The Future of Security Cameras
As various threats continue to affect the world today, the need for security surveillance in private and public spaces increases. In fact, the global video surveillance market size is expected to reach $74.6 billion in the next five years, illustrating the continuous high demand for such devices and solutions.
However, as threats become more complex over time, there is also a greater need for more intelligent security surveillance systems. Understanding how technological developments are shaping the industry, can help security managers to better determine how to utilize these solutions to further increase the security levels in their organizations.
From Standard to Smart Security Surveillance
While CCTV has proven reliable in providing people with accurate footage for investigative purposes, this form of standard surveillance has done little to detect threats and alert authorized personnel the moment they occur.
Today’s security surveillance systems are rapidly changing in ways we would’ve never imagined. First and foremost with smart technology that enables security cameras to cooperate with other systems, like alarms. This connective technology is referred to as the Internet of Things (IoT). Along with technology like artificial intelligence (AI), various advanced applications are now possible in security and in other aspects of business operations.
Security and the IoT
The IoT is a system that connects objects over wireless networks to operate together using data. This makes the possibilities endless for security cameras, which can now connect to smart home appliances, mobile phones, other cameras, and devices. By using technology like rigid-flex PCBs, manufacturers and designers are able to incorporate more parts around and onto security cameras to provide such functionalities. The improved printed circuit board technology has led to more efficient cameras with reduced processing time, allowing for faster and more accurate alerts when detecting threats.
Such efficiencies have revolutionized smart security surveillance. For instance, a network of security cameras can correspond with each other to alert the next camera about individuals or objects entering an area from a specific location at a given time. IoT cameras are also smart enough to detect what the human eye can’t see, such as smoke that may indicate the start of a fire. And perhaps the most significant development in today’s security cameras is the possible prevention of threats before they even occur based on the data collected.
AI Video Analytics and Other Business Applications
Machine learning and deep learning are other technologies that are also increasingly used in surveillance security to lower costs while boosting accuracy. For instance, deep learning AI enables security cameras to use search and filter functions for investigative purposes or create rule-based alerts based on the appearance of certain objects or behavioral patterns.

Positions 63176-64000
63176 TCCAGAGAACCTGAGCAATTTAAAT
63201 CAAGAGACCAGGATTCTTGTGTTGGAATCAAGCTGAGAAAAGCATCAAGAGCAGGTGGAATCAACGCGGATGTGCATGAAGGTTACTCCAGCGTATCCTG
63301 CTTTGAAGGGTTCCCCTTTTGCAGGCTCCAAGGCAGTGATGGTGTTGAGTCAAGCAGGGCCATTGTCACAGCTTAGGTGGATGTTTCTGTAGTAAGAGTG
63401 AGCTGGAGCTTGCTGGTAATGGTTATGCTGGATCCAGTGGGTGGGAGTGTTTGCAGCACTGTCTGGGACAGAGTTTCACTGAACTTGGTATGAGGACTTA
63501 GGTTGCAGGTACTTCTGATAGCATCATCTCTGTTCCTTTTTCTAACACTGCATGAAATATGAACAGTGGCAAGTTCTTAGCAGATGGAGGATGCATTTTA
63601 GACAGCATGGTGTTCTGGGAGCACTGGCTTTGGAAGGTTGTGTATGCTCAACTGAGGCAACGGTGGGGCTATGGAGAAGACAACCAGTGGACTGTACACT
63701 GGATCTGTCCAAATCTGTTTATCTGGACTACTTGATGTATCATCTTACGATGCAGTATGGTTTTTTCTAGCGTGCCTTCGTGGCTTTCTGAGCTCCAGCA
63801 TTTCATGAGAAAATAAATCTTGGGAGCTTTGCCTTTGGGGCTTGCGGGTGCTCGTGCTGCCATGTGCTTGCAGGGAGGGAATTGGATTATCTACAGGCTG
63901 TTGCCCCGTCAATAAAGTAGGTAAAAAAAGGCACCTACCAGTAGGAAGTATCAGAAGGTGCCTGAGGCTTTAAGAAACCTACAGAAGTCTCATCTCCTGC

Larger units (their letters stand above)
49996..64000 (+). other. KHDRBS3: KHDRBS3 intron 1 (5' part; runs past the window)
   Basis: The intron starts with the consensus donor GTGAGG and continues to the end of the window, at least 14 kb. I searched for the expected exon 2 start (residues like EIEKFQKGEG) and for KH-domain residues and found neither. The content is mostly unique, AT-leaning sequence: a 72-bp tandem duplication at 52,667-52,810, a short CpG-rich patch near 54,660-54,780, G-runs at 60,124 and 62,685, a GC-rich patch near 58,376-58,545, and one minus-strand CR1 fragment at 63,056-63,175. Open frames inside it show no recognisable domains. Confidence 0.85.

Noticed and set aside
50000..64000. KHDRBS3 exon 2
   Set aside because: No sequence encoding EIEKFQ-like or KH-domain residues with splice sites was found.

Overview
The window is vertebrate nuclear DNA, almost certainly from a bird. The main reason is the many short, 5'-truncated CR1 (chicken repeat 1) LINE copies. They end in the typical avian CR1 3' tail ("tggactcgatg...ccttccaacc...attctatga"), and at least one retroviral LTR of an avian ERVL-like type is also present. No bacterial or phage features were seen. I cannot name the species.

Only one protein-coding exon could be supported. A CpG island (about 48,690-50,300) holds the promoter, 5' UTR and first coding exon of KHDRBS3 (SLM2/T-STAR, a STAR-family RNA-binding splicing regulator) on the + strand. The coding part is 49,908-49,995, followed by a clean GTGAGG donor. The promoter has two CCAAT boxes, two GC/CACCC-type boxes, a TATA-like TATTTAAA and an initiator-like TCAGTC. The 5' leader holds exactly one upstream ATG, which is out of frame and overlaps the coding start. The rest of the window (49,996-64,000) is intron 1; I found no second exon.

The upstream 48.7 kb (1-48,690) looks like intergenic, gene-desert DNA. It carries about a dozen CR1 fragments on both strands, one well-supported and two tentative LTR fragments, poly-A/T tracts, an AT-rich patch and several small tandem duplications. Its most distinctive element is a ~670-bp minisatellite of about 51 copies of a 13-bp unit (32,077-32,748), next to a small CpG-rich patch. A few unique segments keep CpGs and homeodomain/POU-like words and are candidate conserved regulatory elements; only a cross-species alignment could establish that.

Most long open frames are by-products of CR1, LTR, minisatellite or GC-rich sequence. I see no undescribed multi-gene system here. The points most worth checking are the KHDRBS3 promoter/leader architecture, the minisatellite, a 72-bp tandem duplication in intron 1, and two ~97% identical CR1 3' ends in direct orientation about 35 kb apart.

The future of security cameras is also more pronounced in other business applications. One example that has occurred as a result of recent events is maintaining the security of employees and business premises during limited operations in the pandemic. COVID-19 related policies such as wearing facemasks and social distancing can also be enforced. Possible trends include the move towards enterprise-level analytics that combine data in applications that promote business value. These uses are already starting to become more commonplace in industries like retail, where companies can monitor store occupancy or apply object detection to keep track of items and identify foreign objects.
Security Concerns and Privacy Laws
Despite its promising applications, there are also safety concerns that have been raised with IoT security surveillance. Given its dependence on data and information to make intelligent decisions, securing these devices to operate within a controlled environment is essential. Customers are quickly learning from incidents such as those involving shadow IoT, where devices work within a network but are not within the view of IT and security professionals. These threats can come from employees, contracts, and clients who are none the wiser about how their connected devices can impact an organization. By being more meticulous about how they want to protect their businesses, organizations can choose better solutions that cater to specific requirements without compromising their privacy and safety.
To address such concerns, more countries are enforcing stricter privacy laws that regulate smart surveillance technology. Bodies such as the European Union Agency for Cybersecurity have also released guidelines for risk assessments and good practices in implementing IoT and smart infrastructures for security cameras and other related purposes. These regulations aim to ensure that there is a balance between maintaining private information and using data gathered by security surveillance to prevent possible threats.
The future of security cameras still holds a lot of possibilities. While its known applications include keeping modern cities protected with cutting-edge security solutions, we’ve yet to see its full potential in creating a better, safer world.